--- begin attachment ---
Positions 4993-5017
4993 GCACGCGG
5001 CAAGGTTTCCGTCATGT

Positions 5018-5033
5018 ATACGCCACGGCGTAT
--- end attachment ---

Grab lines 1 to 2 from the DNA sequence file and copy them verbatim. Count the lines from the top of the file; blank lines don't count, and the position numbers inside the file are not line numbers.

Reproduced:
Positions 4993-5017
4993 GCACGCGG